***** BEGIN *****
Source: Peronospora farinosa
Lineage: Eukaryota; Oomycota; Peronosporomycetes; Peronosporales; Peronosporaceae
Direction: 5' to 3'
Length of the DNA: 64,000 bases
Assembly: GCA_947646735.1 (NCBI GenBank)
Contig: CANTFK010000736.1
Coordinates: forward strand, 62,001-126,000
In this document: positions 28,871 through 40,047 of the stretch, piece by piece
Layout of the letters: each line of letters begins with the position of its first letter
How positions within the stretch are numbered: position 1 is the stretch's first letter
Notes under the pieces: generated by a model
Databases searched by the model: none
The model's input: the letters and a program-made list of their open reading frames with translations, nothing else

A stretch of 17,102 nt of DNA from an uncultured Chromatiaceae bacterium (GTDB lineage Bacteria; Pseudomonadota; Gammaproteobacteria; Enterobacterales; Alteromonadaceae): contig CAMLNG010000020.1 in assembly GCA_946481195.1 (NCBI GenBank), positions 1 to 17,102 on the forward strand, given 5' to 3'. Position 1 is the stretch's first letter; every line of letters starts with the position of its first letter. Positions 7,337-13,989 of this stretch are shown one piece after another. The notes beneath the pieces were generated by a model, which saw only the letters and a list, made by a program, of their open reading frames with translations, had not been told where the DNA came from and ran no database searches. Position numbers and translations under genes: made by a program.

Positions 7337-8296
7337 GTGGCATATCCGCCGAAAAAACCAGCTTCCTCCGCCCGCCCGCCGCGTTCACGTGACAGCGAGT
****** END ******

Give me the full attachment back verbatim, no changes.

Source: Peronospora farinosa
Lineage: Eukaryota; Oomycota; Peronosporomycetes; Peronosporales; Peronosporaceae
Direction: 5' to 3'
Length of the DNA: 64,000 bases
Assembly: GCA_947646735.1 (NCBI GenBank)
Contig: CANTFK010000736.1
Coordinates: forward strand, 62,001-126,000
In this document: positions 28,871 through 40,047 of the stretch, piece by piece
Layout of the letters: each line of letters begins with the position of its first letter
How positions within the stretch are numbered: position 1 is the stretch's first letter
Notes under the pieces: generated by a model
Databases searched by the model: none
The model's input: the letters and a program-made list of their open reading frames with translations, nothing else

A stretch of 17,102 nt of DNA from an uncultured Chromatiaceae bacterium (GTDB lineage Bacteria; Pseudomonadota; Gammaproteobacteria; Enterobacterales; Alteromonadaceae): contig CAMLNG010000020.1 in assembly GCA_946481195.1 (NCBI GenBank), positions 1 to 17,102 on the forward strand, given 5' to 3'. Position 1 is the stretch's first letter; every line of letters starts with the position of its first letter. Positions 7,337-13,989 of this stretch are shown one piece after another. The notes beneath the pieces were generated by a model, which saw only the letters and a list, made by a program, of their open reading frames with translations, had not been told where the DNA came from and ran no database searches. Position numbers and translations under genes: made by a program.

Positions 7337-8296
7337 GTGGCATATCCGCCGAAAAAACCAGCTTCCTCCGCCCGCCCGCCGCGTTCACGTGACAGCGAGT